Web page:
- It included baptism. Notice the response of the Samaritans to Philip preaching the good news about the kingdom of God and the name of Jesus Christ to them. Acts 8:12, “when they believed Philip preaching the good news about the kingdom of God and the name of Jesus Christ, they were being baptized, men and women alike.” Notice the response of the Ethiopian Eunuch to Philip preaching “Jesus” (the gospel) to him. Acts 8:35-36, “Then Philip opened his mouth, and beginning from this Scripture he preached Jesus to him. 36 As they went along the road they came to some water; and the eunuch said, “Look! Water! What prevents me from being baptized?” Notice the response of Lydia to “the things spoken by Paul” (the gospel). Acts 16:14-15, “A woman named Lydia, from the city of Thyatira, a seller of purple fabrics, a worshiper of God, was listening; and the Lord opened her heart to respond to the things spoken by Paul. 15 And when she and her household had been baptized…” Notice the response of the Philippian jailer and his household to Paul and Silas speaking “the word of the Lord” (the gospel) to them. Acts 16:32-33, “And they spoke the word of the Lord to him together with all who were in his house. 33 And he took them that very hour of the night and washed their wounds, and immediately he was baptized, he and all his household.” It appears from the fact that baptism was an immediate response to hearing and believing the gospel that baptism was included in the preaching the gospel. It was one of those parts of the gospel that had to be obeyed (II Thess 1:8; I Pt 4:17).
Mark 16:16, “He who has believed and has been baptized shall be saved; but he who has disbelieved shall be condemned.”
MacArthur voices what many are saying today about this verse when he says, “Mark 16:16, a verse often quoted to prove baptism is necessary for salvation, is actually a proof of the opposite. Notice that the basis for condemnation in that verse is not the failure to be baptized, but only the failure to believe. Baptism is mentioned in the first part of the verse because it was the outward symbol that always accompanied the inward belief.”
So it’s asserted that because Jesus did not say, “he who has disbelieved and has not been baptized shall be condemned,” because He only said, “he who has disbelieved shall be condemned,” that that means baptism is not necessary for salvation.
But that’s flawed reasoning. Consider a couple similarly structured statements one could make.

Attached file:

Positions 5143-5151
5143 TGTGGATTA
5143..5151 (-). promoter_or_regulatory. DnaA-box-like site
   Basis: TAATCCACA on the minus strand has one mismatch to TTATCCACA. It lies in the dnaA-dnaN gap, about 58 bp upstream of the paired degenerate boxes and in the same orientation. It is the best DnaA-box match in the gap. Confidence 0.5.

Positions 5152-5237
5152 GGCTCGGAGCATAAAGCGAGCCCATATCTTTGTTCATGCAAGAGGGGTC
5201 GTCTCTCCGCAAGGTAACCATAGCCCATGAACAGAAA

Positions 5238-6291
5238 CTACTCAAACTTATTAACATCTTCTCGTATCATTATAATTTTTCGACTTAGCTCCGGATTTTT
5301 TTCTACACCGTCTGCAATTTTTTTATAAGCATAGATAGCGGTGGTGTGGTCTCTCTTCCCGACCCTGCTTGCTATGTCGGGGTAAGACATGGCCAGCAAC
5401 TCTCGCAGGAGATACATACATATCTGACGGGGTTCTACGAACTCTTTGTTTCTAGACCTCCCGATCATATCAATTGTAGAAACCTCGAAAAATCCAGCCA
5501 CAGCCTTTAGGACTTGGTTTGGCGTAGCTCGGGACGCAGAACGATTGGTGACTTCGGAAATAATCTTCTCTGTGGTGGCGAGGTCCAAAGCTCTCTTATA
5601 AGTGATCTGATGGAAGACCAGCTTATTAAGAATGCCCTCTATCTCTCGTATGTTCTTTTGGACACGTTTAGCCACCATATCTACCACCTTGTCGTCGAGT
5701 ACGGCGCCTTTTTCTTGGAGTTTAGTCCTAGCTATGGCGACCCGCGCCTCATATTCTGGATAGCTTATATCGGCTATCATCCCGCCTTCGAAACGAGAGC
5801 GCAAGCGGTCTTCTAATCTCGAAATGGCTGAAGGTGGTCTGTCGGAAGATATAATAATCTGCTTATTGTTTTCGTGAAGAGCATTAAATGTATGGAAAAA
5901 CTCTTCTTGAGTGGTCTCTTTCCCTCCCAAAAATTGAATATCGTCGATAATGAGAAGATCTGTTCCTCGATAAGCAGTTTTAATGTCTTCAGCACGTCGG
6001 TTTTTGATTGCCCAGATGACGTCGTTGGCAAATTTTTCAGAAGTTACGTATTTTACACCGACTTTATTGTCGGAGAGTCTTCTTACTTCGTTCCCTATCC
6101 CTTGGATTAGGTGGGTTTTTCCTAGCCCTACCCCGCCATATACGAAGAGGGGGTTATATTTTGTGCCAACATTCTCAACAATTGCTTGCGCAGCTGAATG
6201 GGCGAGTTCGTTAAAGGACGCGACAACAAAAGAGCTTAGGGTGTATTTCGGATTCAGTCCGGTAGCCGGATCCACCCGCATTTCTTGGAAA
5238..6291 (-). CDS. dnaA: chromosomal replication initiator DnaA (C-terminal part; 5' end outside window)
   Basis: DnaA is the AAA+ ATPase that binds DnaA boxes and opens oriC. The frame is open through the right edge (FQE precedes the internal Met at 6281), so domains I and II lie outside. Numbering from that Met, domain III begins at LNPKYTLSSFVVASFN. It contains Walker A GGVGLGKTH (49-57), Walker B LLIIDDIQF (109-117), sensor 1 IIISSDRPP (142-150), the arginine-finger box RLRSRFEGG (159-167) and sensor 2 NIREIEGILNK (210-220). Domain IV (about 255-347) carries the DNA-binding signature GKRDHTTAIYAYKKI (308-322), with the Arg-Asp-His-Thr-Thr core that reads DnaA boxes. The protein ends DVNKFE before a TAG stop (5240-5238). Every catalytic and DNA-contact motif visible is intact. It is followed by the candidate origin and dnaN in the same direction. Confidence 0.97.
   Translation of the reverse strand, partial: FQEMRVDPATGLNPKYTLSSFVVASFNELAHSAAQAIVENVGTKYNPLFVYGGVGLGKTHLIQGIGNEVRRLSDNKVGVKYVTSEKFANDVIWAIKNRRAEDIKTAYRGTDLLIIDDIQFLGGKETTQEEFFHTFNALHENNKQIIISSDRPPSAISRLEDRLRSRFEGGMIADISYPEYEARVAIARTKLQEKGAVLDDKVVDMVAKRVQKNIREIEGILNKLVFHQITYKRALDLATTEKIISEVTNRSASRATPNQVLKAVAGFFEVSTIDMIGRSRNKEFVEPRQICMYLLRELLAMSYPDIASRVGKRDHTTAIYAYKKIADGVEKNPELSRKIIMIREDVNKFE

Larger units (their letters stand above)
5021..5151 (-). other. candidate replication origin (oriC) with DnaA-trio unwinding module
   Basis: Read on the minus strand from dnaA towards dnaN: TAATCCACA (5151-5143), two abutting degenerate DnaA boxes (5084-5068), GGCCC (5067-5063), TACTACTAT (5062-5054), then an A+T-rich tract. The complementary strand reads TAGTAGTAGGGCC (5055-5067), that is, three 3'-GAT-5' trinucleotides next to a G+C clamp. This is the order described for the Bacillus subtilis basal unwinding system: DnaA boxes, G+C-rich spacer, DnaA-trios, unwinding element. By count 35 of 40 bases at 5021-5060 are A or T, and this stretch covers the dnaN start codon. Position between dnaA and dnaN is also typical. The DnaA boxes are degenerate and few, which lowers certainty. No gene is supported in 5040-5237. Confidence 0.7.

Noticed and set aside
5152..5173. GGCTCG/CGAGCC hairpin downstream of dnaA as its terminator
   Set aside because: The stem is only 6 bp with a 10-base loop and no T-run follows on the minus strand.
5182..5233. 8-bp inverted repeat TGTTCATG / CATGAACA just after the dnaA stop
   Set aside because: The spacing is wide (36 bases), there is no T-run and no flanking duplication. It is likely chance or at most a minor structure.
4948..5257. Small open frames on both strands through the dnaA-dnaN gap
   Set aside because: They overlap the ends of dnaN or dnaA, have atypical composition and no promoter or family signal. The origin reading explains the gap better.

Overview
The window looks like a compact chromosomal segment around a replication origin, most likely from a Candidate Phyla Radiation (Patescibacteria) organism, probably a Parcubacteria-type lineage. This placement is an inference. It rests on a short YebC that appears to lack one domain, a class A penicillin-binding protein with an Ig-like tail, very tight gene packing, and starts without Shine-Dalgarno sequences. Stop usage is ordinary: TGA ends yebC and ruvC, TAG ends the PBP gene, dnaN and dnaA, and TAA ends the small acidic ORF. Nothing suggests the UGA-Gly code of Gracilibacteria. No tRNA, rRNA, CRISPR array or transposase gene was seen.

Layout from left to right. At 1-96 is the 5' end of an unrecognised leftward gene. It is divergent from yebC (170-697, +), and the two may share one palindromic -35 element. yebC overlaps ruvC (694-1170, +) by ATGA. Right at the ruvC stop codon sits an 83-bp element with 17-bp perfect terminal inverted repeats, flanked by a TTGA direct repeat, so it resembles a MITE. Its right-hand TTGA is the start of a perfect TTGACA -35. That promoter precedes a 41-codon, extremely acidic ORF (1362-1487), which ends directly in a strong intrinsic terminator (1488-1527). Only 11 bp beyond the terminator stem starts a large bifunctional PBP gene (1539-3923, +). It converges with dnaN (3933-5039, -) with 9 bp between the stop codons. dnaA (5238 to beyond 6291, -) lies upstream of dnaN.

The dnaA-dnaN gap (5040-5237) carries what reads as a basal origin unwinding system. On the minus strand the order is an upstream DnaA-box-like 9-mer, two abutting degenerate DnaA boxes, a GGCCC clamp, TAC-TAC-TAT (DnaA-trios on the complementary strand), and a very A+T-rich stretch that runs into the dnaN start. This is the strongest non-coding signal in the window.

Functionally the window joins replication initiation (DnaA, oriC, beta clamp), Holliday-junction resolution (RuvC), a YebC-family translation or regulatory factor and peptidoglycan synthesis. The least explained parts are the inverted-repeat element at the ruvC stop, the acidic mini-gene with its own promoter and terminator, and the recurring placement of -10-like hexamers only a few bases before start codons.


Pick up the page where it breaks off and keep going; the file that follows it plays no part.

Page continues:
- Like, “He who eats and digests shall be nourished, but he who does not eat shall starve.” Does that mean that digestion, because it wasn’t mentioned in the second half of the statement, is unnecessary to nourishment? No. It doesn’t need to be mentioned because if somebody doesn’t eat then of course they are not going to digest either. It doesn’t need to be said, “he who does not eat and does not digest shall starve.”
- Or how about, “He who makes it through airport security and boards the plane shall fly, but he who does not make it through security will stay on the ground.” Does that mean that boarding the plane is not necessary for flying because it wasn’t mentioned in the second half of the verse? Certainly you can see the flawed logic many are using with Mark 16:16 today.
Jesus speaks here about two kinds of hearers of the gospel. He speaks first of those who believe and thus are baptized as He commands. He says they will be saved. And then He speaks of those who do not believe and thus are probably not going to be baptized either, but even if for some reason they are baptized, it doesn’t matter because they don’t believe. Those who don’t believe, Jesus says, will be condemned. Jesus does not speak of a 3rd kind of hearer of the gospel, as we might, called “he who believes but is not baptized.” Since Jesus does not speak of that 3rd kind of hearer of the gospel in this verse it is misusing this verse to say that it indicates that that kind of person is okay.
And perhaps in Jesus’ mind among accountable people there are only these 2 kinds of hearers of the gospel. There are those who believe and are baptized. And then there are those don’t believe. Baptism and true belief in the true gospel go together. True belief in the true gospel moves one to be baptized. If one will not be baptized, it reveals that they don’t really believe the true gospel. This fits with the general teaching of Scripture that true faith in God and His word manifests itself in obedience. Disobedience reveals a lack of faith. Why were the Israelites in the wilderness disobedient and rebellious to the will of God and not allowed to enter the promised land? Unbelief, says Hebrews 3:18-19. Faith moved the Christian recipients of the Hebrew letter to endure persecution for doing the will of God (Heb 10:32-39). Faith moved Abel to offer a better sacrifice than Cain (Heb 11:4). Faith moved Enoch to please God in his life (Heb 11:5). Faith moved Noah to build the ark (Heb 11:7). Faith moved Abraham to obey God’s call to go to the land he was to receive as an inheritance and live there as a foreigner (Heb 11:8-9) and to offer up Isaac (Heb 11:17; James 2:21-22), etc. “The one who doubts is like the surf of the sea, driven and tossed by the wind… double-minded man, unstable in all his ways” (James 1:6-7). A man who kind of believes, but kind of doesn’t is back and forth in following the ways of the Lord. Faith and obedience go hand and hand in the Bible.
Some use Revelation 3:20 to teach that one can be saved by simply asking Jesus into his or her heart without baptism. Revelation 3:20 are words of Jesus saying, “Behold, I stand at the door and knock; if anyone hears My voice and opens the door, I will come in to him and will dine with him, and he with Me.”
But to use this verse to support the idea that one can be saved by saying the “sinner’s prayer” without baptism is to ignore the context in which it is stated. Jesus is not talking to non-Christians who have never been saved about how to be saved. Jesus is talking here to people who were already Christians. He is talking to the lukewarm church in Laodicea (Rev 3:14), who needed to repent of their lukewarmness, rekindle their zeal for the Lord (Rev 3:15-19). And it is by means of repentance and being zealous for the Lord again that they would “open the door” for Jesus. Notice especially v19 right before Jesus’ exhortation to them to open the door for Him.
– James Williams